3 Canada Goose
    2 Sandhill Crane
    1 Great Blue Heron
    4 Turkey Vulture
    1 Sharp-shinned Hawk
    1 Red-bellied Woodpecker
    2 Blue Jay
    2 Black-capped Chickadee
    1 Golden-crowned Kinglet
    1 White-breasted Nuthatch
    1 Carolina Wren
    2 American Robin
    1 Northern Cardinal

    Number of Taxa: 13

    Trip eBird list 

  • Monday, October 17, 2022 9:43 PM | Steve Jerant (Administrator)

    At 4:37 PM the sun came out.  Then at 4:41 PM, it clouded over and started to drizzle again.  But it was a beautiful moment.  Although it did get very dark, we had some openings, then a rainbow, a little one, but it came down just some hundred yards north of the apple tree below us.  Around 6:30 the sun broke through and lit up the marsh and the trees in the far distance.  Haehnle is really a great place to watch weather.

    Ross and I worked the crane count this afternoon till after sundown. We saw 197 cranes with 147 of them staying the evening. We had several direct flyovers but most of the traffic came from the west.  We had some ducks in the close water and Trumpeter & Mute swans in the back water.  A pair of Wilson’s Snip did two flyovers for us. American Robins and of course blackbirds were in great abundance tonight. The robins buzzing over our heads and the blackbirds in the marsh. We even saw a few small murmuration.

    Six visitors braved the conditions for a view of the cranes tonight.  The best viewing time for cranes in the last hour before sunset.

    Crane counters:  Ross Green & Steve Jerant
    Compiler:  Steve Jerant
    Submitted by Steve Jerant

    Crane Count: 197 (147 Stayed in Mud Lake Marsh)
    Species count:  29

    Canada Goose 6

    Mute Swan 4

    Trumpeter Swan 2

    Wood Duck 19

    Mallard 32

    American Black Duck 5

    dabbling duck sp. 20

    Ring-necked Duck 12

    Pied-billed Grebe 1

    Sandhill Crane 197

    Killdeer 1

    Wilson's Snipe 2

    Double-crested Cormorant 1

    Great Blue Heron 1

    Turkey Vulture 2

    Northern Harrier 5

    Red-bellied Woodpecker 1

    Downy Woodpecker 1

    Northern Flicker 1

    Blue Jay 6

    American Crow 1

    Tufted Titmouse 1

    European Starling 20

    Eastern Bluebird 3

    American Robin 250

    Cedar Waxwing 27

    White-throated Sparrow 2

    Red-winged Blackbird 825

    Common Grackle 6

    blackbird sp. 100

    Yellow-rumped Warbler 2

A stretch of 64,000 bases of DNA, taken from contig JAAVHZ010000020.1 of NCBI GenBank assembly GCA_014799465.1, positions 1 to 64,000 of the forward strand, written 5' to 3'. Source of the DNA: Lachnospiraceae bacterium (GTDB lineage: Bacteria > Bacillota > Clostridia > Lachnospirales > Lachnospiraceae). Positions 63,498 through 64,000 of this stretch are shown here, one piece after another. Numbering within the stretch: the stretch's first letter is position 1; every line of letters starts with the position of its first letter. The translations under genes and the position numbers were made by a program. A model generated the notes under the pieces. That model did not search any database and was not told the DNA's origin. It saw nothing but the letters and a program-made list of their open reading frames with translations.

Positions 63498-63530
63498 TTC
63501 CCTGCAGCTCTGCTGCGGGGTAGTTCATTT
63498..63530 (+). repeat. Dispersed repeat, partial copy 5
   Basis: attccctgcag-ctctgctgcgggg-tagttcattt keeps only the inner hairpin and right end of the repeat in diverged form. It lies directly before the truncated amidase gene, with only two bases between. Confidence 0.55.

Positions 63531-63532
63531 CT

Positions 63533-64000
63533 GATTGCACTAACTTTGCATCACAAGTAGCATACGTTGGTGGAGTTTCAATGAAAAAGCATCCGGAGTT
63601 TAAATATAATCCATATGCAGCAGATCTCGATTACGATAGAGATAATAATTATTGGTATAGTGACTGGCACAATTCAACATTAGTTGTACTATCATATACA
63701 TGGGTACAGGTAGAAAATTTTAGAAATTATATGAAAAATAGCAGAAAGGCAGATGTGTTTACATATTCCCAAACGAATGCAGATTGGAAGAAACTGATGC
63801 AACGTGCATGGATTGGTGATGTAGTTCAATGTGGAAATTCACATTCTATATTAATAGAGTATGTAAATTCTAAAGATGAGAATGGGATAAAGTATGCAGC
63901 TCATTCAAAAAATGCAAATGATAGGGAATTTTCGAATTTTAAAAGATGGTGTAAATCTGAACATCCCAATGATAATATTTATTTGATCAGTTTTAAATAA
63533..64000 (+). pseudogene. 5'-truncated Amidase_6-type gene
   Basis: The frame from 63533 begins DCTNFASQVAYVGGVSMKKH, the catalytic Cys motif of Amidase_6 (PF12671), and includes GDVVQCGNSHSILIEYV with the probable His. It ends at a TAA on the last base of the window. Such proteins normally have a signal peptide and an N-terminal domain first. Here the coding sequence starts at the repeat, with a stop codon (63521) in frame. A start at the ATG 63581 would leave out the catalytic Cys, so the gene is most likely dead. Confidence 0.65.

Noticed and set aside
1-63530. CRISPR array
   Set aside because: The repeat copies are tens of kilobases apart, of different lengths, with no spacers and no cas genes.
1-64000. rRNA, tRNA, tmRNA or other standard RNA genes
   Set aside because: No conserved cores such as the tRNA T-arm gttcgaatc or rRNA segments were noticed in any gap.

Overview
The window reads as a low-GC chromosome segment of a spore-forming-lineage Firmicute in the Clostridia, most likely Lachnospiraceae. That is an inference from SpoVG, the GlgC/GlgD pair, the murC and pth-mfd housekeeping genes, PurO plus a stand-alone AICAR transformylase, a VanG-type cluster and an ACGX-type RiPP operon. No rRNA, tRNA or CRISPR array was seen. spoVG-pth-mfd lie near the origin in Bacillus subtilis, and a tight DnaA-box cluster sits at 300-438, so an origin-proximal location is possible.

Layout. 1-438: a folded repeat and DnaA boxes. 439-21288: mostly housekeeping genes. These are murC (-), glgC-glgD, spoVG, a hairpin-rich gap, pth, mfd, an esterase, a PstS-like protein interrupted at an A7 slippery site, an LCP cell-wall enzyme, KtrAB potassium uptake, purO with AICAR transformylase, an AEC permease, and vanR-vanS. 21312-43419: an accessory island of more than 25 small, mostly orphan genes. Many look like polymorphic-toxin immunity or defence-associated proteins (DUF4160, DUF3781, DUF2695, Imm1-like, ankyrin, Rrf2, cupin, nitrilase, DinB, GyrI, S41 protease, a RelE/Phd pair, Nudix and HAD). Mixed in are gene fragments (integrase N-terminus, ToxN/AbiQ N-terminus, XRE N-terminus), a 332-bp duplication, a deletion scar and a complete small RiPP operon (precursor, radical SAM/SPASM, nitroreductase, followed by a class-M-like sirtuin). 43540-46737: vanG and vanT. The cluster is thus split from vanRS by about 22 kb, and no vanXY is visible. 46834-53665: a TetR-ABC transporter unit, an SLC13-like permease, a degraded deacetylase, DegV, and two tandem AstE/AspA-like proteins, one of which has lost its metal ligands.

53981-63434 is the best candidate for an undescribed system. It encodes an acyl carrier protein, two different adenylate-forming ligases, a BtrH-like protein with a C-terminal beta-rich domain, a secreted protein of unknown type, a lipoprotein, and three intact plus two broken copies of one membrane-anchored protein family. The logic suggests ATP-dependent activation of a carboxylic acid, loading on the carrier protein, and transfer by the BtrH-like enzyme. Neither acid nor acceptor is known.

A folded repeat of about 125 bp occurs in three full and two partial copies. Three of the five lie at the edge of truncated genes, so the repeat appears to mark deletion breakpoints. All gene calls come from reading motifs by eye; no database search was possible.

View Ross’s eBird checklist at

  • Monday, October 03, 2022 10:41 PM | Steve Jerant (Administrator)

    Ross did an abbreviated count last week (09/26) in the rain, all by himself. He had only 3 cranes for his effort.

    This week, better weather brought out a full crew to count cranes at Haehnle Sanctuary.  The team counted 45 species.  The 41 Ross tabulated plus American Bittern & Blue-winged Teal seen by Don and 2 Bald Eagles & Turkey Vulture seen by Robyn.

    Crane counters:   Don & Robyn Henise, Mike Bowen & Ross Green
    Compiler:  Ross Green
    Submitted by Steve Jerant

    Crane Count: 19
    Species count:  45

    View Ross’s eBird checklist at

  • Tuesday, September 20, 2022 5:00 PM | Steve Jerant (Administrator)

    Four members of JAS made the drive downriver today to take in the raptor migrations happening over the Detroit River from Canada.  The hot raptor today was the Sharp-shinned Hawk.  Our group saw probably 50 of these during our visit at the Erie Park boar launch area.  Volunteers there have their annual counting station setup and are available to identify raptors as they migrate through.  While the Broad-winged Hawks are generally plentiful this time of the year, our group only saw a few.

    As we usually do, some of us took a loop walk through the woods and wetland to see if we could observe some other species farther down the food chain.  There were large groups of Wood Ducks and Egrets in the park.  We got a few warblers, as well as other passerines and some more ducks.

    In addition to the raptors moving south there were lot and lots and lots and lots of Blue Jays running south.  I put in 500 into my eBird list but the counting team there posted over 10 time as many (

    Our raptor species count was 10 for this trip.

    Species List:
    65 Canada Goose

    127 Wood Duck -- Large group (75) off trail coming out of boat launch area.

    4 Blue-winged Teal

    40 Mallard

    11 Pied-billed Grebe

    2 Mourning Dove

    1 Common Gallinule

    2 Sandhill Crane